UPDATE: Early Wednesday, Victor Crist offered additional clarification to what to expect at Wednesday’s Public Transportation Commission meeting. The board may vote on furthering a version or multiple versions of rules but it won’t be a binding decision.

Eventually is was decided the meeting was properly noticed and they could vote.  Which tells you how firm a grip they have on proceedings. So what did they eventually do?

Despite appeals and petitions from hundreds of Uber and Lyft drivers and riders, PTC board members voted 5-2 to move ahead with new regulations that mandate fingerprinting for drivers — a requirement that led the two rideshare market leaders in May to stop operating in Austin, Texas.

Other new rules include annual vehicle inspections, a ban on price surging during states of emergency and a 10-year limit on the age of vehicles.

Board members did offer some concessions to ridesharing fans, dropping two controversial rules that would have set a $7 minimum fare and a seven-minute minimum wait.

Dropping the two most ridiculous provisions is a start.  The ban on surge pricing is probably covered under Florida law anyway.  And we are not sure why the car has to be less than 10 years old if it has to have yearly inspections, unless the inspections aren’t actually very useful.  But, anyway, it is not over:

The vote, however does little to actually further the PTC’s quest to implement a regulatory framework for the industry. That’s because the PTC is still going to have to hold a public hearing on the issue at its Oct. 13 meeting to satisfy state law requirements that allow the affected companies to request one. Uber and Lyft both intend to ask for that public hearing.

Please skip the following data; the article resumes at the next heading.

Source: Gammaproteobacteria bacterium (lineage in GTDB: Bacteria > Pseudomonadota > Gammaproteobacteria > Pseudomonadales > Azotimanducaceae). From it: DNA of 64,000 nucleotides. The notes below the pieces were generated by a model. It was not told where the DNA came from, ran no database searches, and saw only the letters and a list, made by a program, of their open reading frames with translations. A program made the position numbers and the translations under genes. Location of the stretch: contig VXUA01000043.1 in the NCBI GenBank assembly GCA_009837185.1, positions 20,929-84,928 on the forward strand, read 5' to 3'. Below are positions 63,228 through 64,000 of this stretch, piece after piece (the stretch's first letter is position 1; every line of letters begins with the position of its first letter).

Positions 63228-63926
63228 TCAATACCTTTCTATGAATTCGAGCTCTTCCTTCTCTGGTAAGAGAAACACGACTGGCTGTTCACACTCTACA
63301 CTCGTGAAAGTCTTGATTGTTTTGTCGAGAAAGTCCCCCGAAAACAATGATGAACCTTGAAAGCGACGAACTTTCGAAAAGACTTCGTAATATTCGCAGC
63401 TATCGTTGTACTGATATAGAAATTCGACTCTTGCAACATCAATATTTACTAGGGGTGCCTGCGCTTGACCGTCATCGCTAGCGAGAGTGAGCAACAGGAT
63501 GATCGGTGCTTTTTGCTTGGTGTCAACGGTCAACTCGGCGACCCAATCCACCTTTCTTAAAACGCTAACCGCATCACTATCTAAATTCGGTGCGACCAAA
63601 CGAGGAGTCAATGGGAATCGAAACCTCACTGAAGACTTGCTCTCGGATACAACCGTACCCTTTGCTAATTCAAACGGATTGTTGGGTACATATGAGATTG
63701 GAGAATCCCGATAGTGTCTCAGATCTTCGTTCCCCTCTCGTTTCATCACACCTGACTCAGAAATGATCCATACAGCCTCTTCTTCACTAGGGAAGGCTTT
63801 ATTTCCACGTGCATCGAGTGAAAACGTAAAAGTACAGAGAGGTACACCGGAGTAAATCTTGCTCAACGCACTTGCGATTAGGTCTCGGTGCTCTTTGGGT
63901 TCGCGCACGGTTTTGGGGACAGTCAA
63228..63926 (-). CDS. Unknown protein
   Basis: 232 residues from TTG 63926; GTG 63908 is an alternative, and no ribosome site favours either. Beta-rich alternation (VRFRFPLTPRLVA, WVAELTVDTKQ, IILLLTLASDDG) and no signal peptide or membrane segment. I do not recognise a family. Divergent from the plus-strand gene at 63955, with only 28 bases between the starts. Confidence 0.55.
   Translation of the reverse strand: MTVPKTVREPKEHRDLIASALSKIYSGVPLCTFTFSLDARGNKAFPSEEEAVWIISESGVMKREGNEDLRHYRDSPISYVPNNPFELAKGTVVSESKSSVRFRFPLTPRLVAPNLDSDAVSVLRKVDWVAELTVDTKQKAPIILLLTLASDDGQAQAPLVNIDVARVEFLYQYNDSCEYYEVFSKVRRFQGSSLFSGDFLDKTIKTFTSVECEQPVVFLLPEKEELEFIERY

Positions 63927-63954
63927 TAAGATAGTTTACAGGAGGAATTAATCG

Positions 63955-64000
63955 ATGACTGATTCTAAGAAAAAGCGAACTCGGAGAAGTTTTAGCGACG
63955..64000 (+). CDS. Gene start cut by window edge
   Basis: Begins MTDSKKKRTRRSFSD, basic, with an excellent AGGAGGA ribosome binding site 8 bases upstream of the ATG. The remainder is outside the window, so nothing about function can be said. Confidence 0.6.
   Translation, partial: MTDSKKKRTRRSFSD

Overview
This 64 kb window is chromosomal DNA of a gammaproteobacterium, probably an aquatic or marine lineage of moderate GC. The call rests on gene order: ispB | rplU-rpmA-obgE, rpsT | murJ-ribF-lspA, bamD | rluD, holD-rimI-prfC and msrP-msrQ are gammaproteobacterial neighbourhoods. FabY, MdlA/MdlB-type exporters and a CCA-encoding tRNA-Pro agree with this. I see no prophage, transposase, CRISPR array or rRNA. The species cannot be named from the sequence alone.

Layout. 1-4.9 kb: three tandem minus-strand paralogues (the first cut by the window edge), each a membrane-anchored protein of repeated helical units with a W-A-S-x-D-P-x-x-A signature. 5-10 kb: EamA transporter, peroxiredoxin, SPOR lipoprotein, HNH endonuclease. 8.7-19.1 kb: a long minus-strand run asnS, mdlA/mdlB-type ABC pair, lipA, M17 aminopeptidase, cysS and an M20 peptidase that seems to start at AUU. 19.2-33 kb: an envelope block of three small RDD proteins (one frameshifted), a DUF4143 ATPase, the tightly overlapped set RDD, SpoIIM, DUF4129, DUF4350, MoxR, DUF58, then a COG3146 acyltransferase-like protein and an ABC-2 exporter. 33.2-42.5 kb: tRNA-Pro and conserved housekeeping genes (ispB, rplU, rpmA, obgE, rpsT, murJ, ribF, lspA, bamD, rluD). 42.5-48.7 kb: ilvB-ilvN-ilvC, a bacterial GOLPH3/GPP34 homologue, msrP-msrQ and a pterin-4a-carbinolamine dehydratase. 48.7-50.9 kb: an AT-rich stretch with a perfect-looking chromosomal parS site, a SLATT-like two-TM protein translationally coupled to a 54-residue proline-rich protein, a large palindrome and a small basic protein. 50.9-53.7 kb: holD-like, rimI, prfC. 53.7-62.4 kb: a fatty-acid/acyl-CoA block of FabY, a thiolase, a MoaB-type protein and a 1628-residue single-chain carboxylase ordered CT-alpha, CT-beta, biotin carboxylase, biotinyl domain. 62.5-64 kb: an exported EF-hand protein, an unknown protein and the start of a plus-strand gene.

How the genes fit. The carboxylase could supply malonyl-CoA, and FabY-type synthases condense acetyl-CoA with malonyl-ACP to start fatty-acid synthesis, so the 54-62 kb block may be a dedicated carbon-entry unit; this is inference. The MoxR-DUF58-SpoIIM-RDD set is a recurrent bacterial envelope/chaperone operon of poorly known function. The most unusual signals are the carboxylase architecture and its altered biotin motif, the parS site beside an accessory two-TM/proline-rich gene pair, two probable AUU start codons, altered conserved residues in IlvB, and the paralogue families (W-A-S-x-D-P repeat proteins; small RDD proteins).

During the public hearing the rules could again be modified, so the framework approved Wednesday is still fluid.

Of course, the PTC’s coming under increasing pressure (and it is even bi-partisan):

A coalition of Democratic and Republican lawmakers are the latest to come out against proposed strict rideshare regulations ahead of a critical vote by the Public Transportation Commission Wednesday.

In a letter to PTC board members, House Majority Leader Dana Young urges PTC board members to reject the proposed regulations that include fingerprint background check, vehicle inspections and a 7 minute minimum wait time.

She also pledged that the state will pass a statewide regulatory framework for ridesharing in the 2017 legislative session and that the PTC should suspend any action on regulations until then.

Uber, the nation’s biggest rideshare firms has warned that the rules the PTC is considering may force it to abandon the Hillsborough County market.

“The current proposal currently under consideration by the Public Transportation Commission is plainly designed to be an anti-competitive attempt to push ridesharing companies out of Hillsborough County,” Young wrote. “If this occurs, our constituents will pay the price by losing a safe and reliable transportation option.”